Anneke de Rooij
Ghost Wall, 2011. Porcelain bricks, silicone.
Anneke de Rooij imagines what this wall may have looked like long ago, creating a solid but translucent structure that speaks to its brick surrounds and glows phantasmal at night time.
Anneke often works serially rather than making single artworks, employing her art practice as a defence or avoidance mechanism. Without an identifiable end point to her repetitive processes, she works in a purposefully laborious manner to indefinitely avoid facing ‘real life’ issues. On the flipside, engaging in repetitive actions positions her in a contemplative space where she can’t help but reflect on deeper psychological uncertainties or consider if she should “get a real job”.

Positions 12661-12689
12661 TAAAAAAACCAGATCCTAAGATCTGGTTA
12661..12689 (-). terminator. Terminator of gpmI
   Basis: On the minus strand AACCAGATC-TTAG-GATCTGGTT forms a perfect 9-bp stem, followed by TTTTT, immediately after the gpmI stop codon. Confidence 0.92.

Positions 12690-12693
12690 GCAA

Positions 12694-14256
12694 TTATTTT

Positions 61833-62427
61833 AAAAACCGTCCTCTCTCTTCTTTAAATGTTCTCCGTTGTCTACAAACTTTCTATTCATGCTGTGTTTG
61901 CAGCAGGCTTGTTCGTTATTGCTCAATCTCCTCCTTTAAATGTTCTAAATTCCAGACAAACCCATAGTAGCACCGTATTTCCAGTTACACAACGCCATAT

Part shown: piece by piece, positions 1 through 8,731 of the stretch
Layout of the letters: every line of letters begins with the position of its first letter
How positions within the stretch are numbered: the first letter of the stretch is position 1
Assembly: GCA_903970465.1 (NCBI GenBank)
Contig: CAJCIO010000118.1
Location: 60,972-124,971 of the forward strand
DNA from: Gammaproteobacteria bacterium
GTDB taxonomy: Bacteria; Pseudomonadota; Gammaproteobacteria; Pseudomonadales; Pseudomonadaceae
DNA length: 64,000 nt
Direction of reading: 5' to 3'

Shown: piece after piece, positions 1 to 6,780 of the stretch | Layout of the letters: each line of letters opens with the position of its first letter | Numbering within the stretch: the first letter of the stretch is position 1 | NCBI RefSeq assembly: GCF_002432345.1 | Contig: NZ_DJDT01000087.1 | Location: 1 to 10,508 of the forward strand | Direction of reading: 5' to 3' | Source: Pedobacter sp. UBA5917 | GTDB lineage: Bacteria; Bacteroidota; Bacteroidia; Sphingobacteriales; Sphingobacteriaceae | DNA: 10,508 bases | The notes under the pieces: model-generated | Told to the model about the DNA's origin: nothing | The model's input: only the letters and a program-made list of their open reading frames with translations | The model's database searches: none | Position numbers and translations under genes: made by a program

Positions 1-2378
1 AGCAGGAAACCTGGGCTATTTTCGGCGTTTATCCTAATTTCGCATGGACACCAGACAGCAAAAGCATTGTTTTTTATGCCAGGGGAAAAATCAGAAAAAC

Time consuming and repetitive endeavours are often haunted by what Anneke describes as “the ghost of excess labour”. She references an oppressive aura where the viewer is poignantly aware of the time and energy invested in artworks or “awe-inspiring and absurdly unnecessary” architectural feats like the Egyptian pyramids. She likes to envisage this aura as a physical material (like a glaze or paint) that coats the work. Whilst the delicate porcelain of Ghost Wall remains unglazed and unfinished, it retains the aura of its own tedious construction.